Learn how to make oatmeal so it actually tastes good! This basic oatmeal recipe uses only 4 ingredients, turns out great every time, and can be topped with all sorts of yummy toppings to make the best oatmeal ever!

And if oatmeal for breakfast isn't your thing, maybe you would like these Homemade Blueberry Muffins with Crumb ToppingFluffy Toasted Coconut Pancakes, or Cinnamon French Toast instead!

An image of bowls of oatmeal topped with fresh fruit.

Table of Contents
  1. How to Make Oatmeal Taste Good
  2. How to Make Oatmeal on the Stove
  3. How to Make Oatmeal in the Microwave
  4. Types of Oatmeal
  5. My Big List of Our Favorite Oatmeal Toppings
  6. Looking for more oatmeal recipes?
  7. More delicious recipes that use oats
  8. How to Cook Oatmeal Recipe

In this post, I'm sharing my favorite basic oatmeal recipe so you can know how to make oatmeal so it actually tastes good. Ditch the packets of instant oatmeal with their fake flavors and enjoy oatmeal made the old-fashioned way!

How to Make Oatmeal Taste Good

I'll admit that I hated oatmeal as a kid. The only thing that rivaled my dislike of oatmeal was carrots.

Honestly, even as a grown-up oatmeal hasn't been my favorite thing. Oatmeal has always been reserved for cookies, granola, and granola bars, and that's about it for me.

Except I decided a while back that I was going to try it again as an adult and see if I could figure out a way for how to make oatmeal and enjoy it. 

An image of a bowl of oatmeal topped with strawberries and cookie butter.

Turns out it's the microwavable packets of oatmeal that come in flavors like peaches & cream that I really don't like. Regular, old-fashioned oatmeal that you cook in a pot on the stove and then top with real actual fruit and other yummy toppings is a whole different ballgame for me.

Dare I say I even like it? Not that I'm going to eat it every day, but man, add some fruit and maybe drizzle some cookie butter on top and I'm game!

Turns out oatmeal isn't the worst! Who knew?!

This is a staple recipe for oatmeal using old-fashioned oats or rolled oats and it is the perfect backdrop for dressing up your breakfast with all your favorite fruits, nuts, and other, more indulgent toppings like brown sugar and cookie butter (yes, cookie butter).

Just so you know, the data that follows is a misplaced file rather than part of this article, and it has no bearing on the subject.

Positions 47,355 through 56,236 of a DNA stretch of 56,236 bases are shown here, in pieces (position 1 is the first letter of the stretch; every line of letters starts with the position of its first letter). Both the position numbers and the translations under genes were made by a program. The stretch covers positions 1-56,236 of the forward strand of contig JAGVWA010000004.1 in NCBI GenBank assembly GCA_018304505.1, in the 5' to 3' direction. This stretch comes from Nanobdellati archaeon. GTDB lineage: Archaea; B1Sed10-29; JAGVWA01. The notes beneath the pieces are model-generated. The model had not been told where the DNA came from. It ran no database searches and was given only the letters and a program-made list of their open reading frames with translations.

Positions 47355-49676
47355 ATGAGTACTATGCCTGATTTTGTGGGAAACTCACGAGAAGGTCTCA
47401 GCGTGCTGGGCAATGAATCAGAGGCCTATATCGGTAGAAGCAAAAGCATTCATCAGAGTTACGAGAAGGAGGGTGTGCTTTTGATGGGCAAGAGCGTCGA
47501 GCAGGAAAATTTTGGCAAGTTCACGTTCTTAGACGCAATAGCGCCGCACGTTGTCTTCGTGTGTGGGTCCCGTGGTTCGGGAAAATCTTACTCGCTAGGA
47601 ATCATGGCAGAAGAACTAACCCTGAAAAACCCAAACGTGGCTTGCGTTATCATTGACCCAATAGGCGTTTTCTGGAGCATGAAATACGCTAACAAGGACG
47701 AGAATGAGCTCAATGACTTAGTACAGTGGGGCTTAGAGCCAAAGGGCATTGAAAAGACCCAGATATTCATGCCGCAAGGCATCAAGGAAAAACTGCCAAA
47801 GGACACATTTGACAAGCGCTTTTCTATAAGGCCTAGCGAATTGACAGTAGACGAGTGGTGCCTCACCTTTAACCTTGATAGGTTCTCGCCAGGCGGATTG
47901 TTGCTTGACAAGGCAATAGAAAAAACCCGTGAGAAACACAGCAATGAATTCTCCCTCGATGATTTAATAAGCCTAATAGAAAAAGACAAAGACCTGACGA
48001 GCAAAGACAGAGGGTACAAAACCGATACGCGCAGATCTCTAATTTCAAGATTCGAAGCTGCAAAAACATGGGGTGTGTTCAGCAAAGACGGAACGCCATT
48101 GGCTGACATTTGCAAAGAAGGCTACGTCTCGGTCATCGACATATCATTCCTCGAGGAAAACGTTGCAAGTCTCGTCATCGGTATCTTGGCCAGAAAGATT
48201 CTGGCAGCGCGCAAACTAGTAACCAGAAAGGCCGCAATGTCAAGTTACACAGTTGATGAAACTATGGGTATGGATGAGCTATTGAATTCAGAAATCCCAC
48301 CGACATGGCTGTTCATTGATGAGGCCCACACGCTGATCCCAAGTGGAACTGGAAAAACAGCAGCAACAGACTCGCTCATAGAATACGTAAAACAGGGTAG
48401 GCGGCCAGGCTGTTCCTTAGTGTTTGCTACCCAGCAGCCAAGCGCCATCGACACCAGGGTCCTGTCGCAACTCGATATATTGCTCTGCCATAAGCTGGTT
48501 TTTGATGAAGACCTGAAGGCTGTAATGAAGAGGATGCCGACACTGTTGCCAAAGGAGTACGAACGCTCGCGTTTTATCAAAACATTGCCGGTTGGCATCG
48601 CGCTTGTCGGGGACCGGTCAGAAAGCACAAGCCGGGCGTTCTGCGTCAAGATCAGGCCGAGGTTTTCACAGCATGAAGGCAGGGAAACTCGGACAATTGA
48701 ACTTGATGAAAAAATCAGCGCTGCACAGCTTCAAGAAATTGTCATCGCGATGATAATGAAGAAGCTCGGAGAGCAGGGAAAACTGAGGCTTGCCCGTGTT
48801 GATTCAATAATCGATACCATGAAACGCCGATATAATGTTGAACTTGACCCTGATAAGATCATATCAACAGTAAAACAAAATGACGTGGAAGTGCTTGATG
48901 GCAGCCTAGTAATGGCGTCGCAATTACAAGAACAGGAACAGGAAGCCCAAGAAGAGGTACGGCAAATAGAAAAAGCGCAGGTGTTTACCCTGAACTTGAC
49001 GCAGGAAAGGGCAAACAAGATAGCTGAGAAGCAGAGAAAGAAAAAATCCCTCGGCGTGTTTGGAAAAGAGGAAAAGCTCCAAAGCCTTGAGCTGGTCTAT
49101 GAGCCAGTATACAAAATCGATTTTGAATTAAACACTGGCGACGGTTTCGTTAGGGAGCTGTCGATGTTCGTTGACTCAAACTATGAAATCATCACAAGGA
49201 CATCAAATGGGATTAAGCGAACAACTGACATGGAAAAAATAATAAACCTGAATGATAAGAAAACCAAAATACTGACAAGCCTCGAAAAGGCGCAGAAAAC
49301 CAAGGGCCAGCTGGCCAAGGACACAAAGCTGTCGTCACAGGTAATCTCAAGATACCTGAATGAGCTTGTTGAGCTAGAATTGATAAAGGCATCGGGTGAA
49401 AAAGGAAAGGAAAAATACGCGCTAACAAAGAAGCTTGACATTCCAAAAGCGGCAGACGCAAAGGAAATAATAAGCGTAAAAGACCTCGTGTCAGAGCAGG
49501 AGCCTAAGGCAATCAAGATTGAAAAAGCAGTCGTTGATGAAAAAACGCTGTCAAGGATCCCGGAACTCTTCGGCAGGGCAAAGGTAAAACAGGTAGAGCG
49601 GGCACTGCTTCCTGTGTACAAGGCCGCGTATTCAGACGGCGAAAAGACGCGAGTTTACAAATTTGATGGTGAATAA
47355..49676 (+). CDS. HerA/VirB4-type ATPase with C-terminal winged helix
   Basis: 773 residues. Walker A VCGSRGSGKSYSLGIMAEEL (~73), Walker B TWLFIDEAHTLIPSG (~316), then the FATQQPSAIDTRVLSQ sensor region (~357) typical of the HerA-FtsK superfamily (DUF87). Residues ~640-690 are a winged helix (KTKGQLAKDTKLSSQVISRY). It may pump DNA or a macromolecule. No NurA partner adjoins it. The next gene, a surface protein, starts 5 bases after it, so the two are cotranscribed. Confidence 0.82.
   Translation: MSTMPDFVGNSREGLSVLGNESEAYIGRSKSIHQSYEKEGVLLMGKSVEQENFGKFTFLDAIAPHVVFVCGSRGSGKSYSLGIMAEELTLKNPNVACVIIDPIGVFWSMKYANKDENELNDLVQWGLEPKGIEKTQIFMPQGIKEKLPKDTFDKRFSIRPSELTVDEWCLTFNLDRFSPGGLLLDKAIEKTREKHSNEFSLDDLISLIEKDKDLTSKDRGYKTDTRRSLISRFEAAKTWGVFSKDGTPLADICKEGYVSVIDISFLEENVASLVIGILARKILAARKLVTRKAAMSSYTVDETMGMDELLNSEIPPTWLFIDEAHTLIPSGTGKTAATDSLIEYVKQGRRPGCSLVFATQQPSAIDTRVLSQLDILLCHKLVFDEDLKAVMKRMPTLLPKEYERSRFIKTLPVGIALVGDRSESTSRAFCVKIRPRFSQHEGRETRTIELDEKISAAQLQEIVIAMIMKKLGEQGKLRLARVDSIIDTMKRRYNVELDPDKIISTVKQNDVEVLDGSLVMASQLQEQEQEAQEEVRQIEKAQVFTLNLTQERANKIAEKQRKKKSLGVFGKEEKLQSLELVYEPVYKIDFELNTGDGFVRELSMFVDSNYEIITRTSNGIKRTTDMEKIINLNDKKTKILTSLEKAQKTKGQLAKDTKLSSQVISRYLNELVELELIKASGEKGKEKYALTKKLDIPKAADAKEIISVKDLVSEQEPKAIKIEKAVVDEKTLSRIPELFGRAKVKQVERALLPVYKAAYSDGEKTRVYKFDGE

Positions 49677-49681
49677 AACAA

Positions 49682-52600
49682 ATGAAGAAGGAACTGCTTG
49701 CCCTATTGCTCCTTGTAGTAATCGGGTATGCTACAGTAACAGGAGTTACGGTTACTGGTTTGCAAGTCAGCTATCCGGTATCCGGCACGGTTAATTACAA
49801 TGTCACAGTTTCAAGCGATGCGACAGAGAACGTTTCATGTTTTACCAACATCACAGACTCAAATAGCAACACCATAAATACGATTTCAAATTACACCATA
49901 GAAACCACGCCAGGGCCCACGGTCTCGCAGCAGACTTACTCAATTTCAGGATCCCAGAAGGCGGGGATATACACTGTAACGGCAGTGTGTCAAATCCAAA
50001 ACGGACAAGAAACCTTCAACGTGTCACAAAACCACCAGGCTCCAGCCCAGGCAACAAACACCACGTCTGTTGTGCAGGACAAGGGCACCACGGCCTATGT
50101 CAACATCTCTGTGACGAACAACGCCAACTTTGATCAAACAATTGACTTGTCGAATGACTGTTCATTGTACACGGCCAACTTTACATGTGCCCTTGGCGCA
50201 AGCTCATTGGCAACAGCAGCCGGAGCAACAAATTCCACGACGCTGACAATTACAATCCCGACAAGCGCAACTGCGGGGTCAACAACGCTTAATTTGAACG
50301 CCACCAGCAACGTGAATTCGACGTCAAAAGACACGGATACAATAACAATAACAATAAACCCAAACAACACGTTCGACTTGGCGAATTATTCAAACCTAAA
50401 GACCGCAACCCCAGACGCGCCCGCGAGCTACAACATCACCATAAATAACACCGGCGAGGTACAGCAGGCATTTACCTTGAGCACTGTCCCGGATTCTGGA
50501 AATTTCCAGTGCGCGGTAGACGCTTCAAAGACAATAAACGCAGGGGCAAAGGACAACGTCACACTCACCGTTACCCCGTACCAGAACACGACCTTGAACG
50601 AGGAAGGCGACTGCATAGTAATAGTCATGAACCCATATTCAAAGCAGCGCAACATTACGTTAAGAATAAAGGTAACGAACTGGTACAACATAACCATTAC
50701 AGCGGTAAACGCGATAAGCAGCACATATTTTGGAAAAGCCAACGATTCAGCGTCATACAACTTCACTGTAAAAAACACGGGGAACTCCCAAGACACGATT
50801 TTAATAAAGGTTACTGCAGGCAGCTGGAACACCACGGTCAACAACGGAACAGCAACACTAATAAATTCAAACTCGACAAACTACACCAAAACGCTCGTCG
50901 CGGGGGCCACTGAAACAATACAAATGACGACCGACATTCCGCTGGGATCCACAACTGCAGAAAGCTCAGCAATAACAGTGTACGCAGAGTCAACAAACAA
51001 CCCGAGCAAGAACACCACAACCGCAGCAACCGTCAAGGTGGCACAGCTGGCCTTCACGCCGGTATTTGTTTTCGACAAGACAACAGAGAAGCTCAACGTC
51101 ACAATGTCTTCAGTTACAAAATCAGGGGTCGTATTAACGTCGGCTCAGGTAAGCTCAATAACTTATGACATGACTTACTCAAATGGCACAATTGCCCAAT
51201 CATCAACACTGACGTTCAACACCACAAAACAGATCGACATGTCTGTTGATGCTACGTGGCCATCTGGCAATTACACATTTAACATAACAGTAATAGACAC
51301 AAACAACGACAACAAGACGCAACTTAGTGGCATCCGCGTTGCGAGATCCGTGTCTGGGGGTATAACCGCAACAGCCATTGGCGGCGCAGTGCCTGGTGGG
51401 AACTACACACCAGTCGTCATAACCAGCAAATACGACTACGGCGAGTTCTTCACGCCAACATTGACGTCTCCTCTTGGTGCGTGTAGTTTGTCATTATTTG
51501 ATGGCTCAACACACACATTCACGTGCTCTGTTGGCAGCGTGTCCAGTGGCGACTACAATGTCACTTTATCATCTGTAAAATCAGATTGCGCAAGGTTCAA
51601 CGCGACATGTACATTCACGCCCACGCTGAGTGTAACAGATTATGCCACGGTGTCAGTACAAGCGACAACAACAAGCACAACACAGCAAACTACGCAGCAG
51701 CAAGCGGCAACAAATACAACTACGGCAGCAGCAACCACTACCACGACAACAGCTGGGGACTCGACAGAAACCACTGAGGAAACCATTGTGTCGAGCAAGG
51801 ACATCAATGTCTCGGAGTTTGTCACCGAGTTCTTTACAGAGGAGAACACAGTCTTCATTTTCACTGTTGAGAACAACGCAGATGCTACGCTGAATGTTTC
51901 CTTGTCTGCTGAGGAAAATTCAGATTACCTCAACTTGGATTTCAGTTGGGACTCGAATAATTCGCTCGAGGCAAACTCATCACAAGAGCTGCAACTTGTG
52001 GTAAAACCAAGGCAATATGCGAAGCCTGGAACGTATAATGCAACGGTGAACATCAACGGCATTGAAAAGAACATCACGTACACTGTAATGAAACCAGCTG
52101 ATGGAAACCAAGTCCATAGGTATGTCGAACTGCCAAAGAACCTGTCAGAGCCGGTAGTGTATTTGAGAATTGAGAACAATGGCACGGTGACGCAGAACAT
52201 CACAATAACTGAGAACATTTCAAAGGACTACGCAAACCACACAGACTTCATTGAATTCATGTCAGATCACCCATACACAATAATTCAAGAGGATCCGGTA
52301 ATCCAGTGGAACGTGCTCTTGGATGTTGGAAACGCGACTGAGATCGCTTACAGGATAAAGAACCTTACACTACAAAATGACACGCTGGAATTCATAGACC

An image of a bowl of oatmeal with fresh fruit and nuts.
An image of a bowl of homemade maple brown sugar oatmeal.

How to Make Oatmeal on the Stove

My personal favorite approach for how to cook oatmeal is to do it in a pot on the stovetop, the old-fashioned way. It takes all of about 5 minutes and I feel like I have the most control over getting my oatmeal to just the right consistency for my personal tastes (not too thick, thank you very much). 

An image of a pot of oatmeal made with old-fashioned oats.

Start by combining old-fashioned or rolled oats, not instant, quick, or steelcut oats, (more on those in a bit), in a medium pot with milk and water. It's a 1:2 ratio where you use 1 cup of oats to 2 cups of liquid.

An image of oats, milk, water, and cinnamon in a pot.

You can use all water, if you want, but the milk makes it creamier and more delicious. I also always add ground cinnamon and a little bit of salt since a common problem with oatmeal is that it is so, so bland. 

Give everything a stir and bring to a boil over medium-high heat, then drop the heat to low and simmer for just 3-5 minutes until the oatmeal is the thickness you like. Remember that as the oatmeal cools, it will continue to absorb the liquid and thicken even more. 

An image of a bowl of oatmeal topped with brown sugar, maple syrup, and pecans.

How to Make Oatmeal in the Microwave

Making oatmeal in the microwave is pretty much just the same as on the stovetop. Use a large microwave safe bowl and stir the liquid, oats, cinnamon, and salt together. 

Then microwave on HIGH power for 2 minutes without a cover. 

Types of Oatmeal

If you aren't big on eating oatmeal (like me for the longest time), you might find it confusing looking at the different types of oatmeal available at the store. There are 3 main types to be aware of, but all start off as "oat groats".

  1. Steel-cut Oats: Steel-cut oats haven't been rolled or processed like old-fashioned oats. Instead, the whole oat groat is chopped so it kind of resembles rice. They have a nuttier flavor, chewier texture, and take longer to cook (around 20 minutes). I actually quite like steel cut oats, but because they take longer, they aren't as practical for us for every day. 
  2. Old-Fashioned or Rolled Oats: This type of oatmeal has the outer bran layer of the oat groat removed and has been pressed (or rolled) flat so that it cooks faster than steel cut oats. It still has texture when cooked and is what I typically use when baking.
  3. Quick (or Instant) Oats: These are really just old-fashioned oats that have been rolled even flatter and often chopped up a bit so that they cook even faster. You could technically use these and cook the oatmeal recipe below for a minute or two less. But I prefer the texture of the larger old-fashioned rolled oats since quick oats often turn out more mushy.